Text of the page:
Making music in an old warehouse

Rehearsal rooms

Installation of resiliently hung gypsum ceilings. Photo courtesy Lynx Music
Installation of resiliently hung gypsum ceilings. Photo courtesy Lynx Music

The nine rehearsal rooms all vary in style with different themes and musically inspired, fun names such as “The Supernova,” “God Save the Queen,” and “The Tavern.” While the look and feel varies from room to room, the acoustical design is consistent throughout. The rehearsal rooms were intended to provide a comfortable environment for bands to practice, and a higher level of low-frequency isolation than typically found in similar facilities. Sound isolation is critical in rehearsal rooms to avoid interfering with recordings, mixing, and production happening in the neighbouring recording studio.

The rehearsal rooms were all designed with STC 45+ masonry walls to provide low-frequency sound isolation with minimal use of floor area. Fabric-wrapped fibreglass panels and low-frequency absorbers (membrane bass traps) were installed in all rehearsal rooms to provide an environment designed with rock band rehearsals in mind. One rehearsal room is directly adjacent to the control room so floating construction with masonry walls was used to provide the necessary level of isolation between the two spaces.

Additionally, one of the challenges was the wood-joisted ceiling and determining how to handle the joists with walls mating to them as well as controlling penetrations to ensure the sound isolation could be maintained. To eliminate this issue, plywood was installed at the underside of the joists, and the thicker beams were boxed out. This allowed for a smooth surface to mate the walls without a lot of penetrations. It also aided in increasing the sound isolation between the ground and second floors.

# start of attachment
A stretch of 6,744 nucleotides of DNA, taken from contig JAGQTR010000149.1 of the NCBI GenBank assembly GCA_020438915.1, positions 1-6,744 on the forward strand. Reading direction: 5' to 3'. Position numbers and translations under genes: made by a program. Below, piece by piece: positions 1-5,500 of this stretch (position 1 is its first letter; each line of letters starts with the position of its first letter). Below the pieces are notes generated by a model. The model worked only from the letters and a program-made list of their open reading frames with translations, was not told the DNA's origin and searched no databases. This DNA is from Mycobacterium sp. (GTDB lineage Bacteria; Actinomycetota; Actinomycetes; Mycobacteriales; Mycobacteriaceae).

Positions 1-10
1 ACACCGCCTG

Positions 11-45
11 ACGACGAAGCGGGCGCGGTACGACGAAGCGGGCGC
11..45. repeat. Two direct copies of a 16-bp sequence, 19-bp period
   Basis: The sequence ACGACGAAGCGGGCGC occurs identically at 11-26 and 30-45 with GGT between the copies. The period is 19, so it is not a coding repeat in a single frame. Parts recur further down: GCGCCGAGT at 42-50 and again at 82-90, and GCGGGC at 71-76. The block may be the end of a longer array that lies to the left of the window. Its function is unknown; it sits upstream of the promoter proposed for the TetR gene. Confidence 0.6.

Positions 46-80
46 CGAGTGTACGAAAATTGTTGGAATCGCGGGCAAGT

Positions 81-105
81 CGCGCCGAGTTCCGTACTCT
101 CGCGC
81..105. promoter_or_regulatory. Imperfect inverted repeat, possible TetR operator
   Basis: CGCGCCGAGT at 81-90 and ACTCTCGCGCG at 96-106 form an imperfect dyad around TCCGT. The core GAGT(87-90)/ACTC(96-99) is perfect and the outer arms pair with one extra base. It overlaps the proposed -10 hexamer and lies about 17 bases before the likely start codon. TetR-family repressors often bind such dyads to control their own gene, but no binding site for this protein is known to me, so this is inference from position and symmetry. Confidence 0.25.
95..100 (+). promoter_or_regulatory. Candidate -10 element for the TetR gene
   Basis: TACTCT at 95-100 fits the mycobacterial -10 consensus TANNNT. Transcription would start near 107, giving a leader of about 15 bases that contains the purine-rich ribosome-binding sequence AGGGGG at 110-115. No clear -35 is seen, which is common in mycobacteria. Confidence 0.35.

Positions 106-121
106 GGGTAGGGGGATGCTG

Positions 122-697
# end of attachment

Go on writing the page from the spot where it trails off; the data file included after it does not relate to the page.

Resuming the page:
The result

Converting an old warehouse into a music rehearsal space is a novel idea. However, music studios and rehearsal spaces require acoustical considerations. Good acoustics, sound quality, and sound isolation are very important for musicians.

When exploring potential sites to create a music space, building professionals must keep in mind that extra weight and floor area/ceiling height will be needed to accommodate thicker walls, acoustical treatment (25 mm [1 in.]or greater), larger ductwork, and vestibules for sensitive rooms. The project may also need to consider fully isolated (floating) construction to keep the sound at bay. For Lynx Music, the floating floor was critical to achieve the required level of performance in the space.

Non-conventional spaces make a community interesting. While construction retrofits can be a vibrant addition to the neighbourhood, they most likely create multiple design challenges. With any construction, acoustics should be considered in the preliminary stages of a project to avoid issues once the doors open. It is easier to build with sound in mind than make adjustments to a fully constructed building.

Steve Titus, B.A.Sc., P.Eng., brings more than a decade of experience to being CEO of Aercoustics Engineering, a privately held firm specializing in acoustics, vibration, and noise control. He has been responsible for the acoustical design and delivery of several high-profile projects such as the Sick Kids Research Tower, Corus Quay, Thunder Bay Courthouse, and St. Lawrence Market North redevelopment. Titus is co-chair for Canstruction Toronto, and he sits on the finance and audit committee of the Consulting Engineers of Ontario (CEO). He can be reached at

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